The last full time employer I used to have used to mark certain products up one or two months in advance, just so that they could later mark it back to its ORIGINAL PRICE, but call it a “sale”!!!!

    The best, though, are the late night infomercials: All this, plus the special blending wand, plastic curlers, and foaming cream, A $300 VALUE, for only $9.99.
    But wait! Act now, and get a second set absolutely free (plus additional shipping and handling)

    $300 value? What does that even mean? They apparently just randomly pull the highest number they think is remotely believable out of… the air, and claim that is the “value”. Never mind that the product isn’t being sold at that price anywhere. But somehow, to the people who actually fall for that, they are getting a “deal” of $290 off the (completely imaginary) original price.
    Obviously its actual “value” is $9.99, because that’s as much as they can sell it for, i.e. the most anyone is willing to pay for it.

    But that same tactic is used in less extreme cases all the time, and nearly everyone (myself included) falls for it. It is hard to objectively put a dollar value on anything, so in looking for the best price, we need someway to establish a baseline. The easiest way to do that is to let the seller tell us what the price used to be or what the MSRP is. If the selling price is less than that, it most be a “deal”, right?

    So, just remember: ignore the word “sale”, and ignore what % off something is. All you need to know is how much an item is actually worth TO YOU. If the “sale” price is still higher than that number, you are not really getting a good deal at all.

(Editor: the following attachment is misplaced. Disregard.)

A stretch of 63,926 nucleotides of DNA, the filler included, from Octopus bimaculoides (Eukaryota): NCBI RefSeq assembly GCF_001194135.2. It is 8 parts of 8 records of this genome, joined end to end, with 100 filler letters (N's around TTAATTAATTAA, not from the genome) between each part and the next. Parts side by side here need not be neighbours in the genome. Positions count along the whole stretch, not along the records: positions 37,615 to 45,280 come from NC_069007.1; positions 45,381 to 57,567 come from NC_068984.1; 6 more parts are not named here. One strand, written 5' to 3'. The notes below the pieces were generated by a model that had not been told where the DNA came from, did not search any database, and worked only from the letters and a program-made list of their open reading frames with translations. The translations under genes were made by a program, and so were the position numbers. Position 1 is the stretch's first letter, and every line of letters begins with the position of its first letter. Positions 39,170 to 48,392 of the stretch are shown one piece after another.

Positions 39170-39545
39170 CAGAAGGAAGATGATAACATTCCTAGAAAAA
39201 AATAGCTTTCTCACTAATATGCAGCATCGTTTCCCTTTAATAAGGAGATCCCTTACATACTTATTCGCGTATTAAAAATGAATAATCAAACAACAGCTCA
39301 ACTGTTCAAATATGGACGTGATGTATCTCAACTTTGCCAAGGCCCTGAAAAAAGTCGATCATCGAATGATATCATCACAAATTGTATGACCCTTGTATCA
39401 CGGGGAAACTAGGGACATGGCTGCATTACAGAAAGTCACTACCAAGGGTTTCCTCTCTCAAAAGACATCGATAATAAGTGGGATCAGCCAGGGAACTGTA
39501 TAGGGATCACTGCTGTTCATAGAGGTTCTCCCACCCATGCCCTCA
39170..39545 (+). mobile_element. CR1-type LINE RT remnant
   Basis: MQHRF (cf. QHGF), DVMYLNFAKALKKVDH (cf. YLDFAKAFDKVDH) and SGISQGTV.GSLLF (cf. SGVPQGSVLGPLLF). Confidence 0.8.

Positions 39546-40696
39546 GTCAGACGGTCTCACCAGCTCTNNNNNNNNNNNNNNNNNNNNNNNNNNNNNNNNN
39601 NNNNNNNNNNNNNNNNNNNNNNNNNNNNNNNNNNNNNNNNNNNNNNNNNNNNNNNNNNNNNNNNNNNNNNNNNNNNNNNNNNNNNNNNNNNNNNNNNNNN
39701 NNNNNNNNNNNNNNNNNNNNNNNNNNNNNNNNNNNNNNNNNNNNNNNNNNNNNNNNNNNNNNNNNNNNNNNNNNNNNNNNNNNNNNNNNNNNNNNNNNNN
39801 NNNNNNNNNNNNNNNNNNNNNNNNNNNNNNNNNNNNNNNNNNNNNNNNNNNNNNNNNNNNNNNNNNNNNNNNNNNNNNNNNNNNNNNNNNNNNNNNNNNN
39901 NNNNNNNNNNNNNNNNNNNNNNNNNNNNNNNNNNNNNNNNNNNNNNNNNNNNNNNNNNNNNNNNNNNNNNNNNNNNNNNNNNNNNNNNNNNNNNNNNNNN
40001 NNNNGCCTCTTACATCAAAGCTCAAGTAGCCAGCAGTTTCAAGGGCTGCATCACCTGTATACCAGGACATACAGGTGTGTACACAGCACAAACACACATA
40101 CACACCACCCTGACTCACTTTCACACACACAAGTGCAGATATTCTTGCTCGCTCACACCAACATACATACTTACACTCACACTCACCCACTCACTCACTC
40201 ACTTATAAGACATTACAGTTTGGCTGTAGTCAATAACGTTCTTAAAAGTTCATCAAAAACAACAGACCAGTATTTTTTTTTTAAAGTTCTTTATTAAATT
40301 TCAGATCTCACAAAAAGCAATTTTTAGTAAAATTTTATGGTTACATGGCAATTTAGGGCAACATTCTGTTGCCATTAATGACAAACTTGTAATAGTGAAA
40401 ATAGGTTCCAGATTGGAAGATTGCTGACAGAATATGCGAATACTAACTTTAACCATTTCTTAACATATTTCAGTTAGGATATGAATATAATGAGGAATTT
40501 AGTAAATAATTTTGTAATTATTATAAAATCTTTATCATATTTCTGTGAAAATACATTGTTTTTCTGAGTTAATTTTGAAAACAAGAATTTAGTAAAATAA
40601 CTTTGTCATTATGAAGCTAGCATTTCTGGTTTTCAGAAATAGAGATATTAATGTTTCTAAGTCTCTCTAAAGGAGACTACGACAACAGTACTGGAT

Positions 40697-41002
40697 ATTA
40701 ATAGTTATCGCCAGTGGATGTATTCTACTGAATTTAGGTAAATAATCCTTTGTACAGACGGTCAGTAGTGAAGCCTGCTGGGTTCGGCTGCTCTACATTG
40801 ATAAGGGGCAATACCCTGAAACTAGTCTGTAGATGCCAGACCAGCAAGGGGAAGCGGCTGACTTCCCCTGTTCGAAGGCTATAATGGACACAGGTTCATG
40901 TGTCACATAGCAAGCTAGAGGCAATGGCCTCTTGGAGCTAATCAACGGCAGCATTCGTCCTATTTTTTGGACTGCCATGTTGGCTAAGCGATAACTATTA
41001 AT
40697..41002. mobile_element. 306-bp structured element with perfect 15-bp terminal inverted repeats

• Nurse Frugal April 22, 2012, 11:56 pm

    What a great guest post! It’s so true how much more aware one can become when one is not watching TV. About 6 months ago my husband and I decided to do away with cable because we would save a lot of money and because we didn’t really use it. It’s so interesting to see that our consumption of television went from maybe 20% of our free time to maybe 0.1%! I don’t even have a desire to watch TV now, and I haven’t watched a TV show in over 5 months. It feels great! It’s so easy to become more critical of commercials, advertisements, etc. when you have been disconnected for awhile. The things people will do or say to sell you something are so RIDICULOUS!!! It’s almost as if they are saying “act now and we will throw in a free white t-shirt.” Really?!?! The crazy thing is that people fall for this ALL THE TIME!!! I will never forget when I went to an outlet store up north, I could actually see the previous price underneath the current sticker price, and it was actually LOWER then the current price. This outlet store actually marked up the product and called it a SALE…..come on!